Don’t be surprised if the building upstages the art. The museum houses contemporary Brazilian works; abstract sculpture, textiles, and painting, but visitors tend to gravitate towards the uninterrupted wall of circumference windows that frame the mesmerising panoramic mountain, city and oceanic views.
Linked by the Rio-Niterói bridge, the museum can be reached from Rio via ferry, followed by a short waterfront taxi drive and a samba up the hill.
In the northeast corner of Spain a guy steals a case loaded with money from a corrupt banker with ties to an international terrorist cell.
Okay, so the guy is James Bond but the point is that this is all taking place in front of another, equally mesmerising scene stealer - the Guggenheim Museum Bilbao.
Lets be honest, travelling to Basque country isn’t exactly convenient. Located in the northeast corner of Spain, the fiercely autonomous Basques have their own dialect, culture, and even political violence. Minus the glamour of Barcelona and the traditions celebrated in the south, Basque country may very well be Spain’s third wheel.
So it may come as a surprise that in the regions largest and most unremarkable urban industrial centre of Bilbao, sits an extraordinary architectural beacon of glorious postmodernism and civic pride. Designed by Californian-based architect Frank Gehry, the Guggenheim Bilbao rises up from the Nervion Riverside like a ship setting sail, the organic form sheathed in titanium fish-like scales. The Guggenheim’s glass, limestone and steel-coated futurism breathes life into an otherwise ordinary city littered with steel mills and ship yards.
But architectural pilgrims will be just as delighted with what’s on display: along with a rotating series of excellent exhibitions, the building’s site specific installations by groundbreaking sculptor Richard Serra, Jeff Koons (Puppy), Japanese artist Fujiko Nakaya and Spanish artist Pablo Palazuelo are worth the journey alone.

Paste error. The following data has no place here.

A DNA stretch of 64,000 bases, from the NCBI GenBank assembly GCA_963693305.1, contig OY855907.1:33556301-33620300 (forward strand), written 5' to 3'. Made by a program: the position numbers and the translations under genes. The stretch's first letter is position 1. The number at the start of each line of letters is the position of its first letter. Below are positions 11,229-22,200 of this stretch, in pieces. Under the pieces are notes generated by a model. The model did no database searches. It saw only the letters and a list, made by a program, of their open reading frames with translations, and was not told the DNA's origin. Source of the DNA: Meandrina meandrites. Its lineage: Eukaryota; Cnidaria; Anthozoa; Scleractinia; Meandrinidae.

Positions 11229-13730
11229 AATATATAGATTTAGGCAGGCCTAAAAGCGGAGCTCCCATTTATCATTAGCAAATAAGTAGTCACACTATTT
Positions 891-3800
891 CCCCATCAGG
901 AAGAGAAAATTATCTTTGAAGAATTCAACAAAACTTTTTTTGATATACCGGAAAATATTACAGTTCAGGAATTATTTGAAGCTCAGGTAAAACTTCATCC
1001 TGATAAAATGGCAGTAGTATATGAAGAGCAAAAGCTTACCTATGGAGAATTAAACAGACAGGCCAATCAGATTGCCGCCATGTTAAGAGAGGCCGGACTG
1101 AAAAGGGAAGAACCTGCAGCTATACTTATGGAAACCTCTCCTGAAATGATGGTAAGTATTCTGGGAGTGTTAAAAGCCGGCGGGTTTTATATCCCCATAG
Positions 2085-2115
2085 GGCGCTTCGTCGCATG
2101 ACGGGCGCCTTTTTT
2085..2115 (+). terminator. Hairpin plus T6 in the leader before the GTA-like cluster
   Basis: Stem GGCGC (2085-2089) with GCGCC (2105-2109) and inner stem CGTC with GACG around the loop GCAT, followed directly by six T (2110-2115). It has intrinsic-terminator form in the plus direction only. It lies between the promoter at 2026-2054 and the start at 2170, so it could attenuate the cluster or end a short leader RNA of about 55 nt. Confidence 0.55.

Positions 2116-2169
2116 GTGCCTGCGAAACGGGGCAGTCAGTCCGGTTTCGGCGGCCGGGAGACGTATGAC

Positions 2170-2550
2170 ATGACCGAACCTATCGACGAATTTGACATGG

The Lone Star State conjures images of cowboys, dusty highways, cattle ranches, oil tycoons and rodeos. Well it’s time to add world renowned contemporary art museum to the list. For deep in the Chihuahuan desert region of southwest Texas in the Trans-Pecos area, in a little town called Marfa lies The Chinati. Pop the top off the mustang and get down and dusted.
Founded on the site of an old military base by artist Donald Judd in the late 1970s, the Chinati enabled Judd to to fuse his twin passions for art and architecture. He rejected the temporality and portability of art produced in a vacuum, instead championing the process of installation – his vision was a holistic one in which conservation, landscape and art were unified.
The result is a minimalists’ paradise. Stretched north to south along a full kilometre of prairie sits a series of Judd’s own garage-sized concrete rectangles, while Chinati’s sheds, barracks and hangars offer artists literal autonomy. Dan Flavin’s light installation runs over 6 army barracks, Ilya Kabakov’s abandoned Soviet schoolroom occupies an entire building, and Judd’s ‘100 Untitled Works in Mill Aluminum’ inhabit two enormous artillery sheds.
Things really are bigger in Texas.